Do U.S. Stock Prices Deviate from Their Fundamental Values?: Some New Evidence
39 Pages Posted: 4 Oct 2001
Date Written: September 2001
We propose a new methodology to test Fama's (1991) contention that the present value model (PVM) should be augmented by time-varying expected inflation to more adequately account for actual stock price behavior. Unlike other methods, our testing approach can distinguish between the excess-price movement hypothesis of Shiller (1981) and the dividend-smoothing hypothesis of Marsh and Merton (1986). We decompose the levels (as opposed to the variances) of stock prices into their fundamental and non-fundamental elements in the context of a multivariate PVM cointegrating framework and utilize the Gonzalo and Granger (1995) procedure to formally test for the statistical significance of the non-fundamental component. Our results from monthly data for the post-WWII period do not support the inflation-augmented PVM since the non-fundamental component continues to achieve significance. This finding persists under alternative model specifications and data frequencies. The apparent failure of the traditional, rational-expectation, PVM model to adequately account for observed market behavior provides another piece of evidence supportive of Shiller's (1981) belief in some form of market "irrationality".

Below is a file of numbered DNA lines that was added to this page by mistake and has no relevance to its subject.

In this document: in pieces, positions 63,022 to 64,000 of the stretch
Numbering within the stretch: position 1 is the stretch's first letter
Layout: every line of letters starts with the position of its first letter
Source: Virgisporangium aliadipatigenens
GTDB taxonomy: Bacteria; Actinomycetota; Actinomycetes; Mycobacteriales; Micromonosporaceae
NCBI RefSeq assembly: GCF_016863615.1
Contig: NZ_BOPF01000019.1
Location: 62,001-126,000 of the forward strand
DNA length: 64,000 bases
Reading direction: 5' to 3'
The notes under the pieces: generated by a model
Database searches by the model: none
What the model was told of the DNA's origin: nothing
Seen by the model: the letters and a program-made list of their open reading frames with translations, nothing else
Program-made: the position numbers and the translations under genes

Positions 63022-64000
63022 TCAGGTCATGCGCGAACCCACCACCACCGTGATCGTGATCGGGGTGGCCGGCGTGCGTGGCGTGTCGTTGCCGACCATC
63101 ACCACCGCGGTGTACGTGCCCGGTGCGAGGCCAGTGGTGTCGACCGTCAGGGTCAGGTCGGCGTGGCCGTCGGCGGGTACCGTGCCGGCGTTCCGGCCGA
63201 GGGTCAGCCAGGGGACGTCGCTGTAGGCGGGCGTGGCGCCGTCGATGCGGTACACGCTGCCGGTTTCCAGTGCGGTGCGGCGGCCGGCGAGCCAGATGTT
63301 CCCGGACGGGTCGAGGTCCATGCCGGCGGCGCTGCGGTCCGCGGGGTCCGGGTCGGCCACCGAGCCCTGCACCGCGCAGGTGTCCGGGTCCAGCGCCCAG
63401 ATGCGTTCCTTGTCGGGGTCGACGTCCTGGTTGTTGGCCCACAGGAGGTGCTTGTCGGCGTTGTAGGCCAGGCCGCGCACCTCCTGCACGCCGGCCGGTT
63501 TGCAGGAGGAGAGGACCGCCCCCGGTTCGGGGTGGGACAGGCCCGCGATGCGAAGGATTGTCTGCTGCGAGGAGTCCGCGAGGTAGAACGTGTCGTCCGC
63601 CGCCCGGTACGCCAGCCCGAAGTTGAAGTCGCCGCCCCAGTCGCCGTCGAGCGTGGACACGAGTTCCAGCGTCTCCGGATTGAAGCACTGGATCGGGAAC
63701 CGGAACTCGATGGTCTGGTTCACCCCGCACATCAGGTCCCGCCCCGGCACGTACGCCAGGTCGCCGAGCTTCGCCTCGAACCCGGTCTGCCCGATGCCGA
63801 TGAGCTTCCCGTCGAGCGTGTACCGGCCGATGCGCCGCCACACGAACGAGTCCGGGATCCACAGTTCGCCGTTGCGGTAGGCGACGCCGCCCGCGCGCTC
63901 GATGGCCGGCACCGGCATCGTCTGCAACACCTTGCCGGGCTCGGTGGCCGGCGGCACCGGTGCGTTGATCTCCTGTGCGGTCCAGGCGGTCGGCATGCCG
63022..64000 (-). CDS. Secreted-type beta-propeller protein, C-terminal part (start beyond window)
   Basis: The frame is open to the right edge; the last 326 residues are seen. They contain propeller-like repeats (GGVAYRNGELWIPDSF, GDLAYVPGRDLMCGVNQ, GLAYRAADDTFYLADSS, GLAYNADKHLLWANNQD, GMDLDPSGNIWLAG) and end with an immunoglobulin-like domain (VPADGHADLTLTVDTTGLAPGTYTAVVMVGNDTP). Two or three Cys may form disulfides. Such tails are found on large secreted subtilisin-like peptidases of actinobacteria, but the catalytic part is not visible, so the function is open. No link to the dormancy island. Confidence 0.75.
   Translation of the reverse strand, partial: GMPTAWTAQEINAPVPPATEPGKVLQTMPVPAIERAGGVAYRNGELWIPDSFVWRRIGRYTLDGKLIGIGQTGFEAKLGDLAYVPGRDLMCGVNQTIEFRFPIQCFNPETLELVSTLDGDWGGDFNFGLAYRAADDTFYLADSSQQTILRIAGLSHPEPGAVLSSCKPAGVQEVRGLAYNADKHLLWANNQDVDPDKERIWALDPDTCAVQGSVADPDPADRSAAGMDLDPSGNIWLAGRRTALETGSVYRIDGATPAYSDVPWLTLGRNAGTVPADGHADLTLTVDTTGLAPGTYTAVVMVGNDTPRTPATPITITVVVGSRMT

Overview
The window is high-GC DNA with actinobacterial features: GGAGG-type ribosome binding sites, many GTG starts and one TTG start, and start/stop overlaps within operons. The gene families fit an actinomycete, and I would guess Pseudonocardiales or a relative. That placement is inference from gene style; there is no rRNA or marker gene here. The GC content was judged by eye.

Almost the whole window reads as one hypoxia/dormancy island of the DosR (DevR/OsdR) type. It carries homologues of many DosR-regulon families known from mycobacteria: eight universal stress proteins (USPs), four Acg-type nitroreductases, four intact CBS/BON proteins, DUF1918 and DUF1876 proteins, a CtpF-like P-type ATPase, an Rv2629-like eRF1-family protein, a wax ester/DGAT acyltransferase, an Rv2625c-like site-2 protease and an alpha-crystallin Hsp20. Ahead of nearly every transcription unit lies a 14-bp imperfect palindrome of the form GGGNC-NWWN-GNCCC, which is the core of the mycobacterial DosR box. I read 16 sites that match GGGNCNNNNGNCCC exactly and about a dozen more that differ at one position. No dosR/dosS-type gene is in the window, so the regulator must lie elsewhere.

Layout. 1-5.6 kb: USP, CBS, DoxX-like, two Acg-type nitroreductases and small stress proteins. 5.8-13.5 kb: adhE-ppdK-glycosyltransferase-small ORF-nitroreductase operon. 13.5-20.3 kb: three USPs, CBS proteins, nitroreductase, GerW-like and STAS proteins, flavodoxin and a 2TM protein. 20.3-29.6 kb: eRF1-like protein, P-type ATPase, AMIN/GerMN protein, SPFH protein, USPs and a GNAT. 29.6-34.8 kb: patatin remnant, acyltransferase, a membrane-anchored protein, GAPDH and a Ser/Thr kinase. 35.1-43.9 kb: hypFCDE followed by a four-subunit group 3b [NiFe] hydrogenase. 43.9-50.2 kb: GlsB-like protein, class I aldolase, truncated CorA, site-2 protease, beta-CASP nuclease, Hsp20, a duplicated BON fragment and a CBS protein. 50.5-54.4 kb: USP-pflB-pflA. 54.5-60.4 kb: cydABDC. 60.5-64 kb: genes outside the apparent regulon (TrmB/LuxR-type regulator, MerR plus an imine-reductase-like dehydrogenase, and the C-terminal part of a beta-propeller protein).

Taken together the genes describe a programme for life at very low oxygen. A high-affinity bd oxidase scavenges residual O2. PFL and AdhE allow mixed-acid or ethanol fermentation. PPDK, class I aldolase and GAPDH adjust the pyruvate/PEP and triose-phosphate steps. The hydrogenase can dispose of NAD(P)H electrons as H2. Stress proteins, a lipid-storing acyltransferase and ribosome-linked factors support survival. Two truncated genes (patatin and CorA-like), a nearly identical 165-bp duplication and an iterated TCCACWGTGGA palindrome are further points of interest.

Keywords: Present value model, time-varying expected inflation, fundamental and non-fundamental values of stock prices, market rationality
JEL Classification: G12, G14
Suggested Citation: Suggested Citation